Sunday, June 10, 2012

Foundation - Voyage ep (1986)

Once again, a compelling record sleeve had me running for my credit card.  The subjects in question this time called Reston, VA home, and happened to share the same record label (Fartblossom Enterprizes) with Dave Grohl's pre-Scream hardcore troupe Dain Bramage.  Now that's what I call trivial, but I digress.  On the back of the record sleeve, Foundation unabashedly tout themselves as "emo-core."  True...but not so true.  Keep in mind "emo" was technically a year old at the time this disk was minted.  D.C.'s Rites of Spring have long been crowned as the progenitors of this tricky genre, and Foundation were in class and taking notes.  Voyage's glorious and cathartic title track deliberately plunders the Rites' template, to gratifying effect.  Elsewhere on this platter, "Different Inside," and "Time Has Come" split the difference between Dag Nasty-tinged hardcore and the innovations that came to the fore via the capitol city's fabled "Revolution Summer" of 1985.  "We've Strayed" and "Halfway to 50" adhere to a more traditional punk bent, though I'm not sure what's to explain for the classical guitar intro, "Winter Vision."  Overall, not too bad for a debut.  Trouser Press had this to opine about Voyage:

Recorded as a quartet, the 23-minute Voyage mini-album includes "Winter Vision," an instrumental that treads dangerously close to a '70s wizards and warlocks sound, as well as some above-average rockers ("Halfway to 50," "It's Not as Bad") and the title track, a mixture of pop-punk and new wave cheesiness that is somewhat reminiscent of a certain Psychedelic Furs song. Foundation's bassist, lead guitarist and drummer each share lead vocal duties, sacrificing continuity but adding variety to a set of songs that might otherwise go stale.

01. Winter Vision
02. Halfway to 50
03. Different Inside
04. We've Strayed
05. Time Has Come
06. Thicker Than Water
07. It's Not as Bad
08. Voyage


http://www17.zippyshare.com/v/miOT27Cc/file.html

7 comments:

lex dexter said...

What an artifact, man. This is the damned opposite of an outside world where fashionably obscure rare wax gets Pro-Tools'd into $35 LP servings and we all shake dicks like civilized bastards with a common, callow canon. It's appreciated, this work of yours.

It was Chris Leo who hipped me to Rites of Spring and Rev. Summer, more or less offering "get this or else" alternatives. In my own day "emo" meant Unwound and Fugazi (and the Van Pelt) and even heavier stuff than that, but I did have the pleasure of meeting the Rites' Mike Fellows and saying the same "thanks" he's heard from 1,671 whiteboy supplicants. I hope he digs it and doesn't bristle. [Fellows' solo record as mighty flashlight - on the hq of yet another iteration of "emo," Jade Tree - is really fucking weird-good. Like Randy Newman drunk on Pro Tools and dropping plates everywhere.]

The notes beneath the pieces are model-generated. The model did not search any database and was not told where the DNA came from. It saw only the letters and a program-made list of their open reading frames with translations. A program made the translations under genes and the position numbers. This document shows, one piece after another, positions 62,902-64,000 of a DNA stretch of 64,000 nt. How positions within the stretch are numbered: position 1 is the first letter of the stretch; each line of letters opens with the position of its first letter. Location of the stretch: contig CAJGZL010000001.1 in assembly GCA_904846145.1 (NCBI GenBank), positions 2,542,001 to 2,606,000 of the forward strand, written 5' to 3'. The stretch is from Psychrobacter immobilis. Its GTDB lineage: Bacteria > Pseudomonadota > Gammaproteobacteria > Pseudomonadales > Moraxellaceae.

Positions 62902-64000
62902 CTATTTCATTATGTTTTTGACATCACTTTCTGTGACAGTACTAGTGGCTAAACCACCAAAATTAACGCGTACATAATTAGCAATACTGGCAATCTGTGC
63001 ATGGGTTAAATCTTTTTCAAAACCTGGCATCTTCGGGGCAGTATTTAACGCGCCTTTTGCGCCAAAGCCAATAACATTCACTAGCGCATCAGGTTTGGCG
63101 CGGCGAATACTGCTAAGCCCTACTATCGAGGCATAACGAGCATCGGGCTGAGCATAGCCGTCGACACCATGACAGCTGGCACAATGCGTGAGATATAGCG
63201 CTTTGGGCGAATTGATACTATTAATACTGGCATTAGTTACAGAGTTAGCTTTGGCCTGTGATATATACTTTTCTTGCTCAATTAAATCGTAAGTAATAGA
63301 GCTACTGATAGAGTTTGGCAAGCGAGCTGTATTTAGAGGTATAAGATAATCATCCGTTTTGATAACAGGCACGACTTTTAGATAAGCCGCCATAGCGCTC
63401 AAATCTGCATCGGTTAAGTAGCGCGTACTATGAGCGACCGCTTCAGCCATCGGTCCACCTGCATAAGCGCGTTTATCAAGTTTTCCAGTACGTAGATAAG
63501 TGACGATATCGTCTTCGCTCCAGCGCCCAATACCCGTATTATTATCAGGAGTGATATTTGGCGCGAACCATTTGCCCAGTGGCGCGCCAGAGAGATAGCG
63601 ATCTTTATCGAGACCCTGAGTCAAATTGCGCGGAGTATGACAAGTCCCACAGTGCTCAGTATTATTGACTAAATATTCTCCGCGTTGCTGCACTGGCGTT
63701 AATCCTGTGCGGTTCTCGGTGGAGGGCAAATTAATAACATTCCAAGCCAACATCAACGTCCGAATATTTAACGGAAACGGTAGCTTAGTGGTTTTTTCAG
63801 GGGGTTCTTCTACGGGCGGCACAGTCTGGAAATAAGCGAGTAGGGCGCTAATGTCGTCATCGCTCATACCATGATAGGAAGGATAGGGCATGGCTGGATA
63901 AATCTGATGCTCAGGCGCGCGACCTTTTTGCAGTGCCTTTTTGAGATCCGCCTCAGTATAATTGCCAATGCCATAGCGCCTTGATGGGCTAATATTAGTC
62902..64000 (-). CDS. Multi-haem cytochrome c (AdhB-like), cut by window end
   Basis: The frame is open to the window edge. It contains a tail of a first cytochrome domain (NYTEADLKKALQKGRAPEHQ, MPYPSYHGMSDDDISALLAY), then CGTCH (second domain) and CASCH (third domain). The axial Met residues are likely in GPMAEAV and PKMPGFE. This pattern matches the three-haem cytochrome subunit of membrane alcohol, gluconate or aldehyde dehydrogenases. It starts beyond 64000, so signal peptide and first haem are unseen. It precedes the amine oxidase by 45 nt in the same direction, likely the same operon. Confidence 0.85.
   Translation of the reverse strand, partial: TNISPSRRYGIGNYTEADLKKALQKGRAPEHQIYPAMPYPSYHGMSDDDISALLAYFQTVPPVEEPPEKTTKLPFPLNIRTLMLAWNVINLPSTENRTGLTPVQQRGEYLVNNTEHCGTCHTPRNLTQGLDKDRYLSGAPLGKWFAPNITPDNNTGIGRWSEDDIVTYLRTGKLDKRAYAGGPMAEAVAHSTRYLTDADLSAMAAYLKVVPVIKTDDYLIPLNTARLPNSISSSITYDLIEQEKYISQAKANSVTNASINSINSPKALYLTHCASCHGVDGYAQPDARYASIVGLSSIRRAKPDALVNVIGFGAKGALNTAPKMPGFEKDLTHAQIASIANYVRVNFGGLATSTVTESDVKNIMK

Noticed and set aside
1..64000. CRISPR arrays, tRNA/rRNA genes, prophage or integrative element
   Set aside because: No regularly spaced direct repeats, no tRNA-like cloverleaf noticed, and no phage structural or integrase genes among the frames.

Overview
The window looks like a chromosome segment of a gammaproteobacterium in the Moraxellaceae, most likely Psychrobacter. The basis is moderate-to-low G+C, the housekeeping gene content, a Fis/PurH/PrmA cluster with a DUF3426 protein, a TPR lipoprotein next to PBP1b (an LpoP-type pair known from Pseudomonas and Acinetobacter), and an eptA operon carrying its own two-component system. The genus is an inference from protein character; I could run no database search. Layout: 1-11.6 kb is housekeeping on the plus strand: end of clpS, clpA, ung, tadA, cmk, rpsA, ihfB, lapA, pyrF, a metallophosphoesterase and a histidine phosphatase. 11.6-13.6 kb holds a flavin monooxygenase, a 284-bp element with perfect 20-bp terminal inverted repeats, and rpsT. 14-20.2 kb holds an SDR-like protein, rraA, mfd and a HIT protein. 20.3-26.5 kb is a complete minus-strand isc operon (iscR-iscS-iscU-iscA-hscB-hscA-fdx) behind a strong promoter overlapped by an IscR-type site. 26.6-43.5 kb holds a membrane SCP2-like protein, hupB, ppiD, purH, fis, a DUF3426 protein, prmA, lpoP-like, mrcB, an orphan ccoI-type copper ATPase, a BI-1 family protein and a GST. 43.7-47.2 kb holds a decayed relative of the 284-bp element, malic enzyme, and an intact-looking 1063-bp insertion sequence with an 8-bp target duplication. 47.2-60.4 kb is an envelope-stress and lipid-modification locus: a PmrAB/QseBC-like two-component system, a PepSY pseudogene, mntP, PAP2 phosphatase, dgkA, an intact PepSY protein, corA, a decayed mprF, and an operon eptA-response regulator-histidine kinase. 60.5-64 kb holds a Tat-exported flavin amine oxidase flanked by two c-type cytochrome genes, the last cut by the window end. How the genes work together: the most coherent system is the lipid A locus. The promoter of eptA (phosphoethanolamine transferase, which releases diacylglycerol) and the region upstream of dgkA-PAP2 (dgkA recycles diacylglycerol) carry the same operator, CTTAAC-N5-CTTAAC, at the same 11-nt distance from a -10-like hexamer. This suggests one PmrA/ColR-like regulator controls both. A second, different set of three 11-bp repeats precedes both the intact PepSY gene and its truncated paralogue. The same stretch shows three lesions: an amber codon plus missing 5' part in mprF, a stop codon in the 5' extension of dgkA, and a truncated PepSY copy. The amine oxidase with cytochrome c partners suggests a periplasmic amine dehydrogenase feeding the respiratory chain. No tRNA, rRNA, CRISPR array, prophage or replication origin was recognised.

All this is to work towards the guesstimate that, hell, emo really only lasted 1.5 decades before its descent into black nail polish. Like Quint says, "not a bad record for this vicinity."

Stay cool!

spavid said...

Here, here Lex! You're a gentlemen and a scholar. Will have to check out that Mike Fellows platter. Cheers.

Benj said...

Third band I know of named Foundation, although these guys were apparently first. The other two fall under the hardcore umbrella too:

Foundation, from Atanta: http://www.bridge9.com/foundation

Foundation, from Rochester (early 90's):
http://coregasm.blogspot.com/2008/01/this-is-exciting-first-post-for-new.html

Neal said...

shit! beat me to the punch with this one. really like this album. really under appreciated dag/dc style. i believe the guitarist later played in los vampiros with peter cortner.

i just started my own blog and added you to my blogroll. it seems we have a lot of the same taste in pop punk and some other stuff.

http://but-id-rather-be-sleeping.blogspot.com

shi zhan said...

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David Allen said...

The emo-core label was meant to be ironic, you guys. I offer as my bona fides the fact that I was the bass player on this record. I believe, and will always believe, that my friend Dave R. invented the term emo-core upon seeing Rites of Spring play their second or third show.

I'm pleased that you feel this record stands up over time. I'm also strangely pleased that my woeful high-school-notebook-"Pushead"-ripoff artwork drew you in as well. Sad to say, my artistic ability has not really improved much over the past 50 or 60 years or whatever.

dew said...

Hey guys, Davis the drummer from Foundation (and later Slumberland record's Lorelei) here. The "File Under Emo-Core" blurb on the back of the Voyage album was a dreaded inside joke. The joke was on us actually. Between sending to the pressing plant and its eventual release many months later - we learned that many in the DC upper-tier bristled at the term "emo." Something originally coined by our friend/roadie "D.R." at a Rites Of Spring show. He noticed that audience members at the foot of the stage had started crying at such shows. Punk rock had turned into catharsis and this puzzled him.
Thanks for the review. Sadly, Fartblossom was a cool label that never took off. It was fun to play a few out of town dates with label-mates Dain Bramage though.